Wednesday, April 9, 2014

Writing through the Worry

I am a chronic worrier.  Worry is a part of who I am, as ineluctable as height. I have learned to live with it.  It is, to me, the most irksome of my unattractive traits.

Here are some of the things I worry about:

--my adult children’s health, safety, and general happiness;

--whether the rats that infiltrated our house two years ago (necessitating a new roof) will ever return;

--my 94-year-old mother’s diminished cognition;

--her sadness;

--the unhappy state of the publishing industry, resulting in people like Snooki getting book deals;

--getting punched on the street for no reason (note: this is now a thing);

--whether the dark brown item on the seat of my car is a rat dropping or (more likely) a crumb of gluten-free Oreo cookie;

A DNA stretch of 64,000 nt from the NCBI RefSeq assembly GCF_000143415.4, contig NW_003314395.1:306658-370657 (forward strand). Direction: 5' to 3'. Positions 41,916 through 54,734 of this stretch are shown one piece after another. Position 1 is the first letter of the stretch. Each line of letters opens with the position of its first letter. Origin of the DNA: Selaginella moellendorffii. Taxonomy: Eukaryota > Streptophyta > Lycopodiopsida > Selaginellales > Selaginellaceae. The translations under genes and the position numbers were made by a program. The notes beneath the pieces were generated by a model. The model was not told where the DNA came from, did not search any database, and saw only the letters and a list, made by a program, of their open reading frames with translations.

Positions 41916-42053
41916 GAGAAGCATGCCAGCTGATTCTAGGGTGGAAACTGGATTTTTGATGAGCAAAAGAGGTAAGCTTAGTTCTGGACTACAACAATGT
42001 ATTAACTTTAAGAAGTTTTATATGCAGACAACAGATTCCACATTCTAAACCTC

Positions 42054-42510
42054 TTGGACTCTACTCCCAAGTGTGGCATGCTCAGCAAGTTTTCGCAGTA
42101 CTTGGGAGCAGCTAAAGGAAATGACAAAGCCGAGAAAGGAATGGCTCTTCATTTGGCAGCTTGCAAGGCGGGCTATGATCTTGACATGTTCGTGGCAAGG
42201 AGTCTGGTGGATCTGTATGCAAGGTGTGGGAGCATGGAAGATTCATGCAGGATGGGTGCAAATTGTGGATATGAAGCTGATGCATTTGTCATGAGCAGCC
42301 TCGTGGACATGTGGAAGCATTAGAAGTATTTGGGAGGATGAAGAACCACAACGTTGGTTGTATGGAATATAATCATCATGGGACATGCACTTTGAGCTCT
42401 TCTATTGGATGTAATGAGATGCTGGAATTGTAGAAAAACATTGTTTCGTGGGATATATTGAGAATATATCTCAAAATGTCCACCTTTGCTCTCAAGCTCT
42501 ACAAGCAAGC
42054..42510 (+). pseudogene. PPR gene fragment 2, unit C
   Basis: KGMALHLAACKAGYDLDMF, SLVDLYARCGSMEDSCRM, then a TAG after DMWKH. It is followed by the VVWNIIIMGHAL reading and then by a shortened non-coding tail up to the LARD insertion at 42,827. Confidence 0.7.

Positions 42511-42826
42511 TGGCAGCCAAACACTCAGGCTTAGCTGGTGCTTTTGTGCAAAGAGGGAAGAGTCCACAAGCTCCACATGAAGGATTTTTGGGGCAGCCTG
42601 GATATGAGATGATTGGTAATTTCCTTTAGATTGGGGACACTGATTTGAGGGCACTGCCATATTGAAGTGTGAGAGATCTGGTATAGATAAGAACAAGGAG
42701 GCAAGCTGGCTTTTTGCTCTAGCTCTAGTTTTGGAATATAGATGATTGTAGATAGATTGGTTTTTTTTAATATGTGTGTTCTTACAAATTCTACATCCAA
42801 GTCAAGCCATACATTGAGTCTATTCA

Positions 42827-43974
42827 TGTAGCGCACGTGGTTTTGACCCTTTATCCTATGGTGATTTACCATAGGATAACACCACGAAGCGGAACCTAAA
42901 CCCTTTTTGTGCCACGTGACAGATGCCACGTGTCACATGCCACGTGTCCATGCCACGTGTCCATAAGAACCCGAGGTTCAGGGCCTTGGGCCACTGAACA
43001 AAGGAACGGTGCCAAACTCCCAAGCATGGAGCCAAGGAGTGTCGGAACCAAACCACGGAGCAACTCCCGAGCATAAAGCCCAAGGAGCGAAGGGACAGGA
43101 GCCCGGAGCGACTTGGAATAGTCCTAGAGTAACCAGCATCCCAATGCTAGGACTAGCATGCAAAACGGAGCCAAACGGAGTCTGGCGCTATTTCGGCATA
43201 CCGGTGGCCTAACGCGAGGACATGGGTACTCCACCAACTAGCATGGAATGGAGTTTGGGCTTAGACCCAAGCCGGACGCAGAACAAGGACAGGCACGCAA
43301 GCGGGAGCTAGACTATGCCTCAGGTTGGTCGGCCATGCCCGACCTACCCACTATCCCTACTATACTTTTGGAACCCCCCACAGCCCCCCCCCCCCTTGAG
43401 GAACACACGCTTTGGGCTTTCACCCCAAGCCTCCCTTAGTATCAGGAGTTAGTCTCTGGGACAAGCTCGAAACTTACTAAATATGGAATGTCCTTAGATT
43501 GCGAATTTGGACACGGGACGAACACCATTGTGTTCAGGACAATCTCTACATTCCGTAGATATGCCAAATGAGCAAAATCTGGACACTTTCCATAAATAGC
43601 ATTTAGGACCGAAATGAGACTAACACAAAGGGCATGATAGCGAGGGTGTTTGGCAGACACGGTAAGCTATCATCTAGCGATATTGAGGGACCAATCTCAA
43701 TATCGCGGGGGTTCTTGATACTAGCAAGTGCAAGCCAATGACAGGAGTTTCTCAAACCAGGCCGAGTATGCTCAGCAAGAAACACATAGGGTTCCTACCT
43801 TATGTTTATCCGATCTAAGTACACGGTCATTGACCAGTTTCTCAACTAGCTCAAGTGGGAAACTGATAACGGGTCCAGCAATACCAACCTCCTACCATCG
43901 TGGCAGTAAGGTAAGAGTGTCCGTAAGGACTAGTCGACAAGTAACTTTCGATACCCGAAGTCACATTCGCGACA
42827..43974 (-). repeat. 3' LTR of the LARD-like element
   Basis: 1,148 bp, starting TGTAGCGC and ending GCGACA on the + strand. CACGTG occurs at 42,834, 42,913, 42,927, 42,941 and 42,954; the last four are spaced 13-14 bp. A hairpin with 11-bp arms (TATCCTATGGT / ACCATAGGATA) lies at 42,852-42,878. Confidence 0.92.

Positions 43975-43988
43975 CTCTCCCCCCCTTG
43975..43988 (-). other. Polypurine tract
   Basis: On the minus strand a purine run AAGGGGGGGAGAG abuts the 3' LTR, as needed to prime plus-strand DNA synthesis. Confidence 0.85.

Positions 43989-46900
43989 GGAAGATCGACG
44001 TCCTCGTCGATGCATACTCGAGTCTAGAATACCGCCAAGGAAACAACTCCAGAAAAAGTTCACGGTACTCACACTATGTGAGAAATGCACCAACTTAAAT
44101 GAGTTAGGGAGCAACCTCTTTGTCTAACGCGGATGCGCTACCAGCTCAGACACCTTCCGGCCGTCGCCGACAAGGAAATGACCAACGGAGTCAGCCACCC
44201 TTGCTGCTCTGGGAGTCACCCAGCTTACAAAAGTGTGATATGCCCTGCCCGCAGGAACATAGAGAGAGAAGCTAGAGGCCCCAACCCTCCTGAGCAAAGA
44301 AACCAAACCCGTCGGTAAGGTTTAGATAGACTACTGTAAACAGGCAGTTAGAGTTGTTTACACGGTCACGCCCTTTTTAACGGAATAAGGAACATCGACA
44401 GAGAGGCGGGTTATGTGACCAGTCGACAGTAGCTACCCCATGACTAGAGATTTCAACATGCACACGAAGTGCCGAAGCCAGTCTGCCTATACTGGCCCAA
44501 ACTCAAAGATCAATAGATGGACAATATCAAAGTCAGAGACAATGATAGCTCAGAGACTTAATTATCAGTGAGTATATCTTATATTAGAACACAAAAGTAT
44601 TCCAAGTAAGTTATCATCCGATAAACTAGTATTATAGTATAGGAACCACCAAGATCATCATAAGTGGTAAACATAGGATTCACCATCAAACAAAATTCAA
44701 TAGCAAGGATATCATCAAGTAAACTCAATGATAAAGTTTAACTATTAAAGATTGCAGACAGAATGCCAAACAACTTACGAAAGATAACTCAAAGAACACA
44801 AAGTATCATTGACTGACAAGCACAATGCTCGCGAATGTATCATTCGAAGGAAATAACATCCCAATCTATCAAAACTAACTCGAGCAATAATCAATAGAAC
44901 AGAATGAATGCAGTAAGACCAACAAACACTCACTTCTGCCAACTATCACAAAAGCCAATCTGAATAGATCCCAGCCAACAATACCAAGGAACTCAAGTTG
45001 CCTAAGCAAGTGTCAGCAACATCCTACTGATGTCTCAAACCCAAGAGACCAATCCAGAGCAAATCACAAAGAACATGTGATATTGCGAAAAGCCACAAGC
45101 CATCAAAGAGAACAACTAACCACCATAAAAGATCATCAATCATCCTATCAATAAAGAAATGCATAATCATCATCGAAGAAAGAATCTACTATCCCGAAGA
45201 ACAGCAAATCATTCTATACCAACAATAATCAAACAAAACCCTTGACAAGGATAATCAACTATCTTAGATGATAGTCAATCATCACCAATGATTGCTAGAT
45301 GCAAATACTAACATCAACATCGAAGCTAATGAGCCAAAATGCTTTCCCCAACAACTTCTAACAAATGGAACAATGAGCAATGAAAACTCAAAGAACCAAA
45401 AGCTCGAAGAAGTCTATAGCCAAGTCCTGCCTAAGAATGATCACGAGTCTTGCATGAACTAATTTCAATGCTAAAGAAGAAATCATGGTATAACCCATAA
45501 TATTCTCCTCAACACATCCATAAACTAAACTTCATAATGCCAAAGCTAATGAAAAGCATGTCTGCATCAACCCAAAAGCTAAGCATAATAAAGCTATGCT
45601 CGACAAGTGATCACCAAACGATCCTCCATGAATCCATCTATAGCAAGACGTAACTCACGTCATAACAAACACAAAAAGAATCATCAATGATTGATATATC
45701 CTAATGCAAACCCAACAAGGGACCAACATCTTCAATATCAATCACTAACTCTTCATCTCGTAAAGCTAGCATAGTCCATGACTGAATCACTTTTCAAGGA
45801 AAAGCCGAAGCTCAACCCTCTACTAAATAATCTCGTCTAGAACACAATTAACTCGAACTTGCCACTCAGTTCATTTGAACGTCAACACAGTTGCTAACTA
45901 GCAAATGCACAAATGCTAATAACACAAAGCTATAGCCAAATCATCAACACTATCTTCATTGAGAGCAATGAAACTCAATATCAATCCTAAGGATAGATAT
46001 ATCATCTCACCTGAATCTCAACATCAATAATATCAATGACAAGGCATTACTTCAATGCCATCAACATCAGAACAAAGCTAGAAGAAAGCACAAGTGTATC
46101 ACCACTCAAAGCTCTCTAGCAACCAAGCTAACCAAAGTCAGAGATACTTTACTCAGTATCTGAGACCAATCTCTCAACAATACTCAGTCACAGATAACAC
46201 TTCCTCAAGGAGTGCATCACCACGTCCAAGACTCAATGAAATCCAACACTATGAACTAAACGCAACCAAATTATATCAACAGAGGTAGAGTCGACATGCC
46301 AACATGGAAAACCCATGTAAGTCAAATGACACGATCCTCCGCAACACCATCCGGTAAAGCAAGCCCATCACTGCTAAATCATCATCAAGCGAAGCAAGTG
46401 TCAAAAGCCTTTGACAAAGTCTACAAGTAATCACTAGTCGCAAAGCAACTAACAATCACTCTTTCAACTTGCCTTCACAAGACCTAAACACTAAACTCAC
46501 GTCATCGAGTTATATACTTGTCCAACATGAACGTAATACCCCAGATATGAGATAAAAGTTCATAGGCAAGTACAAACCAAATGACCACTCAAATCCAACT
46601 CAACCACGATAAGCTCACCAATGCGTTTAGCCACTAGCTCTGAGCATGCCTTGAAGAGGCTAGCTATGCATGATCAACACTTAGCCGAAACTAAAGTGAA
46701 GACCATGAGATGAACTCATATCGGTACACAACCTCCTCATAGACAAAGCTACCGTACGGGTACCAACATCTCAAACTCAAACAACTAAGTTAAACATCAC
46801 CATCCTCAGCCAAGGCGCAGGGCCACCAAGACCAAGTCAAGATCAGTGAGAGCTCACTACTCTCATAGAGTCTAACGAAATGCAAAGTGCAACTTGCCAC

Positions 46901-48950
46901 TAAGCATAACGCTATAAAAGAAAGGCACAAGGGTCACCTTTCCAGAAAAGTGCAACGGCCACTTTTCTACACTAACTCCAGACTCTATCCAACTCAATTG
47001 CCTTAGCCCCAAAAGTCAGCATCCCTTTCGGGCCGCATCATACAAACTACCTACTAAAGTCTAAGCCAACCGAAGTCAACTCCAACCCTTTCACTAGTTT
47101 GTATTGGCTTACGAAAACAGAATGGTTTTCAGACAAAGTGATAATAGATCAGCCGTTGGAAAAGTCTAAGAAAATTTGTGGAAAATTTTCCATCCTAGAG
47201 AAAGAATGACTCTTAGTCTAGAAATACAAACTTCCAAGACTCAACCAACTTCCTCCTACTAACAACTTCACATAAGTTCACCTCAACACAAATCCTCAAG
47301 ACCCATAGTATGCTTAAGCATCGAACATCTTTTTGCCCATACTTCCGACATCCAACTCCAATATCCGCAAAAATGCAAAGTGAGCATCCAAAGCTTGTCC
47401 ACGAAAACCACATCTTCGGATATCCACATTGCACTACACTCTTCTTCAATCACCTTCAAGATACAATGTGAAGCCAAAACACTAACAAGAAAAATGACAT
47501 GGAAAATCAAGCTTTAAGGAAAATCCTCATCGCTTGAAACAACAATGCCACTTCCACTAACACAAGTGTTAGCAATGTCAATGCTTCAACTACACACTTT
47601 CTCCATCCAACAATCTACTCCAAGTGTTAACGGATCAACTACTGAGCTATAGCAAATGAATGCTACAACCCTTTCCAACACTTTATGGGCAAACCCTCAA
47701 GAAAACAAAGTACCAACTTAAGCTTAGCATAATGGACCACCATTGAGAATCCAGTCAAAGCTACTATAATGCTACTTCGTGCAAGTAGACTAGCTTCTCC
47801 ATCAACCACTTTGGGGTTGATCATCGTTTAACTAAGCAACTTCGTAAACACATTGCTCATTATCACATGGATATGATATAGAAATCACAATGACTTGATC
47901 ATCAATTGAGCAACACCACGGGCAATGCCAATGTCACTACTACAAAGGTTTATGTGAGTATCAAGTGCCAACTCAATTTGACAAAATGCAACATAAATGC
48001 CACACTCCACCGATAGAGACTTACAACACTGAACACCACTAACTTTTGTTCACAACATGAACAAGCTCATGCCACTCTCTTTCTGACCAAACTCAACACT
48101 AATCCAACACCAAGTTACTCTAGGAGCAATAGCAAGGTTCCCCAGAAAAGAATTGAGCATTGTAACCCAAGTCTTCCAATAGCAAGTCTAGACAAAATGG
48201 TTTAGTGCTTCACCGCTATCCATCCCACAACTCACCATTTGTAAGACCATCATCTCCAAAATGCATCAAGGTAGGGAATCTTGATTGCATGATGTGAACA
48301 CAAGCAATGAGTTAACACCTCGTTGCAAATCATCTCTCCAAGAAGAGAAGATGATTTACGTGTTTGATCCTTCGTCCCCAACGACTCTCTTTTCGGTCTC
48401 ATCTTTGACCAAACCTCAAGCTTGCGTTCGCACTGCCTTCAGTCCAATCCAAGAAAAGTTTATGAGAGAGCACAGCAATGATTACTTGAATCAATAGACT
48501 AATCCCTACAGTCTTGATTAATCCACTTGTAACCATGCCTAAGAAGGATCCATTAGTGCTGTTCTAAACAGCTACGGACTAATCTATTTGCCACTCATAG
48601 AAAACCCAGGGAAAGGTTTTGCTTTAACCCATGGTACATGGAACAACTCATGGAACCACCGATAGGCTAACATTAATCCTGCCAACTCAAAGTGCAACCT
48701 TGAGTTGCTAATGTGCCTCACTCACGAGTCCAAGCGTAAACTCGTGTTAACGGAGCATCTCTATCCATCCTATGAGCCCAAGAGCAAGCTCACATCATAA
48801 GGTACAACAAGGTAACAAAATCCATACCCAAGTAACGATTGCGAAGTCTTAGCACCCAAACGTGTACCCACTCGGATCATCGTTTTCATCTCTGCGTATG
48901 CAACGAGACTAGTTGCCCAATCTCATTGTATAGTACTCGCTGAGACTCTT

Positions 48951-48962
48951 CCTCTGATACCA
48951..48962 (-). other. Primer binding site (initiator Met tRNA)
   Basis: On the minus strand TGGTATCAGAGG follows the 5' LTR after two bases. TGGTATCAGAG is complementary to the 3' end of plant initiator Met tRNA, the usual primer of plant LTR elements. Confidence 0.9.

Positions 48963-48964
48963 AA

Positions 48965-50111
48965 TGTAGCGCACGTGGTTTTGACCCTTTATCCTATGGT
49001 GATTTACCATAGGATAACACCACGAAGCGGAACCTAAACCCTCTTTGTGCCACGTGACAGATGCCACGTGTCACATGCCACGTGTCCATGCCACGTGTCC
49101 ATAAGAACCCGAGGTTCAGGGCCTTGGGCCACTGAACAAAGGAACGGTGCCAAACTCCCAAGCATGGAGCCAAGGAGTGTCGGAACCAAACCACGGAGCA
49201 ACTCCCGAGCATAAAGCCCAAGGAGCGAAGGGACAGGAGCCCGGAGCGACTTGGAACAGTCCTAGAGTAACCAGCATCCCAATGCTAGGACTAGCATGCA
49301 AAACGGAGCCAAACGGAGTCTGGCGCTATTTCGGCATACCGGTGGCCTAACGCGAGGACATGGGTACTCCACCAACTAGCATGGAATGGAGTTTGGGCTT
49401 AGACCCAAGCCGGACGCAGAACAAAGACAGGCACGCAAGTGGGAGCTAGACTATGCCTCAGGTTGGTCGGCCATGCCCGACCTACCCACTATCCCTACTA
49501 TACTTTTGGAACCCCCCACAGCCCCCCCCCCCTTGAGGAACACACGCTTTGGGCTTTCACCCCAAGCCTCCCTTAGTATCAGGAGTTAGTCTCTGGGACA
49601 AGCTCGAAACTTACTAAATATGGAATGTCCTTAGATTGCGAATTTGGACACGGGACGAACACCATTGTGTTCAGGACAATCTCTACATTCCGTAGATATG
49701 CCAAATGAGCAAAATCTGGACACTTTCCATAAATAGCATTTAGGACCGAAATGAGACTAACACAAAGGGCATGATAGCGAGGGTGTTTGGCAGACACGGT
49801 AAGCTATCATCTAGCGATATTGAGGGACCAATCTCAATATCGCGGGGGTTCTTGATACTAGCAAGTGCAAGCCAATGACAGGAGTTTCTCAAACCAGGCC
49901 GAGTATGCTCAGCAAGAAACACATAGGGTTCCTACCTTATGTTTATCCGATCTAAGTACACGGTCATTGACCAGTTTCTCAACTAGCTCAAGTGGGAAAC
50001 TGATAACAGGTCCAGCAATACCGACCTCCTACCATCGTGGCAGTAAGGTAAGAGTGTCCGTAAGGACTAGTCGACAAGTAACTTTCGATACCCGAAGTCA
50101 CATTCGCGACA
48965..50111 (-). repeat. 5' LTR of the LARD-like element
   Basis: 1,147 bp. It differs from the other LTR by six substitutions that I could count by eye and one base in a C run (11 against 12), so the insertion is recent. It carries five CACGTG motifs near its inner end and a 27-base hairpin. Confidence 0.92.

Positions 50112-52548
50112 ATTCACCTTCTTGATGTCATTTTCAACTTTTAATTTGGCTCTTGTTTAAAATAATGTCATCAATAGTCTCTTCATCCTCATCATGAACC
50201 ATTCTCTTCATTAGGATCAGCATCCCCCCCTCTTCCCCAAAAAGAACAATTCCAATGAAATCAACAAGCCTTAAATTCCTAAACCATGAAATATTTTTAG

--if I am drinking enough water;

--why I have no thirst mechanism;

--if it is worse to drink so much that I have to pee several times during the night (and get less sleep) or drink less and sleep for seven hours straight;

--if the egg recently hatched by these barn owls ( will hatch;

--how long people are going to be stupid about guns;

--if I will look silly wearing boyfriend jeans and oxfords.

And the list goes on.
When I was younger, I found it difficult to worry and write at the same time.  Writing demands a certain immersion—an intentional letting go—that worry works against.  Writing takes you away.  Worry holds you down by the throat.

As I age, I try to write through the worry.  Sometimes I am successful; sometimes, not so much.  I wish I were the kind of writer who finds solace in writing.  Instead, I find that the effort exposes my subconscious in painful ways.  Somewhat counter-intuitively, worry functions as a weird kind of anesthetic, numbing me to my own self, denying me access to the mental space where good work can happen.

I keep trying to find a way to manage all this.

I’ll tell you one thing: that better be an Oreo crumb.  Because if I am going to have to deal with rats in my car, then I may just have to check myself into some sort of facility.

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